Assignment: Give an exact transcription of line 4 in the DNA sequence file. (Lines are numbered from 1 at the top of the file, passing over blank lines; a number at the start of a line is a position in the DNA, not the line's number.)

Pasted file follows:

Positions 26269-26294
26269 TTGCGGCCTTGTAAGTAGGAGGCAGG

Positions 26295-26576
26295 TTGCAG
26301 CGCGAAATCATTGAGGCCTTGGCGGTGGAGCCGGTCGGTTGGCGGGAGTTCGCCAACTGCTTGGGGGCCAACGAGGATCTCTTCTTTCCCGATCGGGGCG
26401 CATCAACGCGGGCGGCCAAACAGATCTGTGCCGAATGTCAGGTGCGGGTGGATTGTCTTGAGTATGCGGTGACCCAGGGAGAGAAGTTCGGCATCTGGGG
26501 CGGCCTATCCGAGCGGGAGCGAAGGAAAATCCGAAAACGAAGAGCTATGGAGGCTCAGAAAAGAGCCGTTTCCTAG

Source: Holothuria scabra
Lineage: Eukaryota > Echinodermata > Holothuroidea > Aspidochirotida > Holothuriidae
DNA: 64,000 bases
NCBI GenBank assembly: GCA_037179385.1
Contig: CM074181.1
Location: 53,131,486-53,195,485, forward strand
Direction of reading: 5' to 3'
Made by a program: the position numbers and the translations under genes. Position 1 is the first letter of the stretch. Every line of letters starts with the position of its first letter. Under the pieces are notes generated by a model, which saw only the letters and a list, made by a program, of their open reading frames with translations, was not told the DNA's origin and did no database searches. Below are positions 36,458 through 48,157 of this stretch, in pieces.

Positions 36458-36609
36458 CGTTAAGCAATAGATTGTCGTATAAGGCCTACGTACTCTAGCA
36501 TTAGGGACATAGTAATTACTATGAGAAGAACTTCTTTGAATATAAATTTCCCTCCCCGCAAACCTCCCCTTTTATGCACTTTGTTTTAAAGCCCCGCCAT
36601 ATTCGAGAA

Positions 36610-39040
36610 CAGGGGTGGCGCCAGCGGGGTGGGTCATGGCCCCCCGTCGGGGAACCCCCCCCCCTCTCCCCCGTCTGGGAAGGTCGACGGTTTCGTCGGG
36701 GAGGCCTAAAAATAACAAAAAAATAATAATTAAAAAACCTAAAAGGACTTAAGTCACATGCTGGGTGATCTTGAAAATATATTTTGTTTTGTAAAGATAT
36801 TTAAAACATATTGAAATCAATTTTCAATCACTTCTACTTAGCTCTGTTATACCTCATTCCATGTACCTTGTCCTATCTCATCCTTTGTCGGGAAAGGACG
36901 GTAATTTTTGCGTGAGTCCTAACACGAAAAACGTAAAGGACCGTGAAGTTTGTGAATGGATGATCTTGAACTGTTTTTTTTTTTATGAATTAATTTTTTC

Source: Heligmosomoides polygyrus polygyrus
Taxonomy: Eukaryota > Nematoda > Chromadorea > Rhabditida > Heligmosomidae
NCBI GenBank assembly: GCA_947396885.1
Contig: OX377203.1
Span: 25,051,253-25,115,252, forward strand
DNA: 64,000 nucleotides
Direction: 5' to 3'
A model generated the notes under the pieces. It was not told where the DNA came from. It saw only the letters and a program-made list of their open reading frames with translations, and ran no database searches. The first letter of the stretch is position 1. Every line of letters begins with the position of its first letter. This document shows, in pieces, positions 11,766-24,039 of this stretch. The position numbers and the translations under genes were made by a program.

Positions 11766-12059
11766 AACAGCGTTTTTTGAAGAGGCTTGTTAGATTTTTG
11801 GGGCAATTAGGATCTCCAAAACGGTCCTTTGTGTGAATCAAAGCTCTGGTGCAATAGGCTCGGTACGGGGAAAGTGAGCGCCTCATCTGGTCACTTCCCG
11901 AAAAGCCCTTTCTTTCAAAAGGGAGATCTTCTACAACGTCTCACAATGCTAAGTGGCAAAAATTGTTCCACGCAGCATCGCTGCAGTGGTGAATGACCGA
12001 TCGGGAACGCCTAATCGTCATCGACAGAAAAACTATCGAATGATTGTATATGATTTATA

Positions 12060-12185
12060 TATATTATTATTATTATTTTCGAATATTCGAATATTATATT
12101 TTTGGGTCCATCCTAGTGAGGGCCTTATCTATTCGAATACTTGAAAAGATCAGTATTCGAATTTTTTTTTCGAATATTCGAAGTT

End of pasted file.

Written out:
26295 TTGCAG